In the present day, I see telnet primarily used as a diagnostic tool for HTTP, SMTP, and other protocols. I often use it myself in diagnosing server problems. Lately, I've found my phone to be an ideal device for using telnet for these purposes because it can easily connect to the local network for test as well as using its only Internet connection to connect to a server from a point outside the local network.
The client was quickly and easily written in less than a day using C# and the .NET Compact Framework. Within this document, I'll highlight the most important parts of creating the client.
I have targeted a Windows Mobile 5 Professional device when writing this application. I've tested the program on both the HTC Wizard (branded Cingular 8125) and an iPaq 4705. I attempted to run the program on a Motorola Q but was unable to track down a thread related exception that occurred (unfortunately this exception would also cause Visual Studio to close). So for now I believe this program will not yet run on devices with no touch screen. To run this program, your device must have the 2.0 Compact Framework. If it is not installed, Visual Studio will install the framework to your device if you allow Visual Studio to debug the program on your Windows Mobile 5 device.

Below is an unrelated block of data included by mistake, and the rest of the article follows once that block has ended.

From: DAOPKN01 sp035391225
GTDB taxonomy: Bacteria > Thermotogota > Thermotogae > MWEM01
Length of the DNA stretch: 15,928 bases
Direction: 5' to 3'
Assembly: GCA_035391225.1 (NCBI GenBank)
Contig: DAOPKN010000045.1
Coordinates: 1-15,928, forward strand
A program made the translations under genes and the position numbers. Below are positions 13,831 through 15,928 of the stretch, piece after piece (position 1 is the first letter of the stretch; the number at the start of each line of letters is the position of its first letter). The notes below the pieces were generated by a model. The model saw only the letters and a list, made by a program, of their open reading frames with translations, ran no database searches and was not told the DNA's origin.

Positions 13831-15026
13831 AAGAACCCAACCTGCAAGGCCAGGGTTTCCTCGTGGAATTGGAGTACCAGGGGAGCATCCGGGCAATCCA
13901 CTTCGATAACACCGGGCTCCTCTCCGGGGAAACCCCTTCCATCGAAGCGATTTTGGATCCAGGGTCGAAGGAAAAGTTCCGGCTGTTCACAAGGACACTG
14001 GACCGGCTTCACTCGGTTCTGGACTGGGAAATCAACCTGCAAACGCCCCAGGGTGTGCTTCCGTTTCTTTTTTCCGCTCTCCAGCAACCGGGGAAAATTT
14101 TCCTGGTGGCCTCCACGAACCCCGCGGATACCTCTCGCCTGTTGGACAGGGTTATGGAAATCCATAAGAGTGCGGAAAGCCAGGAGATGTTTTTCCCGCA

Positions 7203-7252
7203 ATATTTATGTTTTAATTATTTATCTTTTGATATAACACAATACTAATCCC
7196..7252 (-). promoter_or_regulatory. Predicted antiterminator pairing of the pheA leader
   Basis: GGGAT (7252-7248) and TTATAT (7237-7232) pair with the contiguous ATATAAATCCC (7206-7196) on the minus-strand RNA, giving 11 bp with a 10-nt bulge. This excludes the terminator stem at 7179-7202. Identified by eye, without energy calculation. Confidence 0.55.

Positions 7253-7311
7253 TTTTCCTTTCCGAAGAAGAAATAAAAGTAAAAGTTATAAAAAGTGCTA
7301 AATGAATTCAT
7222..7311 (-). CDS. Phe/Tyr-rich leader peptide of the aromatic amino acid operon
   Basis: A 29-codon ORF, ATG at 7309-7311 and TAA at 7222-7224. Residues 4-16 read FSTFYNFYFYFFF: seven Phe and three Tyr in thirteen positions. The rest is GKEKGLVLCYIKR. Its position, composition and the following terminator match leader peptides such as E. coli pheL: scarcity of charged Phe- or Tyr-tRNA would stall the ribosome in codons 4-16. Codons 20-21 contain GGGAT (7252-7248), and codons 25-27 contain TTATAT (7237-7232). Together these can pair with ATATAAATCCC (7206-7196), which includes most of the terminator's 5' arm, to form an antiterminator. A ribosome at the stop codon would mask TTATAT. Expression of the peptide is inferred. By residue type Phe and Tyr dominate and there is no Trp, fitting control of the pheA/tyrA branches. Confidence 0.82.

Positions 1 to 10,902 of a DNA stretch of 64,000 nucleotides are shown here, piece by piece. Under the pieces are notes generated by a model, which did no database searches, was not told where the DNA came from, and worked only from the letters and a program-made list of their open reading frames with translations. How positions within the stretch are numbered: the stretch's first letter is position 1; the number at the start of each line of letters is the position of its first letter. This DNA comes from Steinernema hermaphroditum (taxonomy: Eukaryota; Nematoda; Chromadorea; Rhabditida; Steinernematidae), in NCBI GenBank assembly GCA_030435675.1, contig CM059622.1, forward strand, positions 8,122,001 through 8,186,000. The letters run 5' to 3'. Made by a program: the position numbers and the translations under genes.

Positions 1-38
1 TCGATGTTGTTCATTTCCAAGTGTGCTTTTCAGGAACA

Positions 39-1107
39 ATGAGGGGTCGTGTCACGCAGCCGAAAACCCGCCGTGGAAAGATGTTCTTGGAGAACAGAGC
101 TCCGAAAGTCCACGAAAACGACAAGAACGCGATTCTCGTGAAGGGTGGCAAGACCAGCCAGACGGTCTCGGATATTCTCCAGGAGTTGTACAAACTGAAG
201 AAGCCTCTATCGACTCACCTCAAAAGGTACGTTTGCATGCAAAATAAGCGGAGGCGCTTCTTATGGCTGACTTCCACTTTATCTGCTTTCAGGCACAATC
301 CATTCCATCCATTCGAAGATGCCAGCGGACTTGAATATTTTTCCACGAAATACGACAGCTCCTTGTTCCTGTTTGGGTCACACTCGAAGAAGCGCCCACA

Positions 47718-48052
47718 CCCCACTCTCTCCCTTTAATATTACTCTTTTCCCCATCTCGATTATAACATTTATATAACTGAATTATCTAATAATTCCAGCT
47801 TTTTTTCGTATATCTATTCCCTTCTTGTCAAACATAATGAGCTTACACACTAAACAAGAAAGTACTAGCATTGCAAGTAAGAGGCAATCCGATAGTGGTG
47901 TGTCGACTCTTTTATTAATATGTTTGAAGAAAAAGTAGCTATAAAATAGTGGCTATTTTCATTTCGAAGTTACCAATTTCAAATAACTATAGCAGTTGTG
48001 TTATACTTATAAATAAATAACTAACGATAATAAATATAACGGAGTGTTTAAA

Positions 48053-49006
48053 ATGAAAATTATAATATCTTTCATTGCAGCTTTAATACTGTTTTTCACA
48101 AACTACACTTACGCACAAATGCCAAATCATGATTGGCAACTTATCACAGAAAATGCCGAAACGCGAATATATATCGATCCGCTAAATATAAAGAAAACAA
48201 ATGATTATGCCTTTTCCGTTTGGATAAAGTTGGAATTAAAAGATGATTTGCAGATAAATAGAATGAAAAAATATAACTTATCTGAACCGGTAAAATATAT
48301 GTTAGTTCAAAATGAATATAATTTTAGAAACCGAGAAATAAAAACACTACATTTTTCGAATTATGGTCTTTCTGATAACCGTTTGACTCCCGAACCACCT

The UI was designed to be capable of being displayed on a device with 240x240 resolution but should really be run on a device with at least 320x240 resolution. Ideally it should be run on a VGA resolution device if the partially implemented Terminal Emulator feature is used.
Not All Devices Are Created Equal
.NET allows this program to be run on several types of devices. Unfortunately I found that not all features of the .NET 2.0 Framework are supported on all devices that run the framework. This is further complicated by the fact that the IDE will not generate errors when you use unsupported features (and I can't realistically expect it to since it can't know all the features of all the devices on which it will be run).
An example of a feature that won't work across all devices is the ToolBar control. This control will render fine on the desktop and on Windows Mobile 5 Professional devices but cause an
UInsupportedException on the Moto Q. I also found that the "Save File Dialog" is not available on both platforms.
Establishing a Connection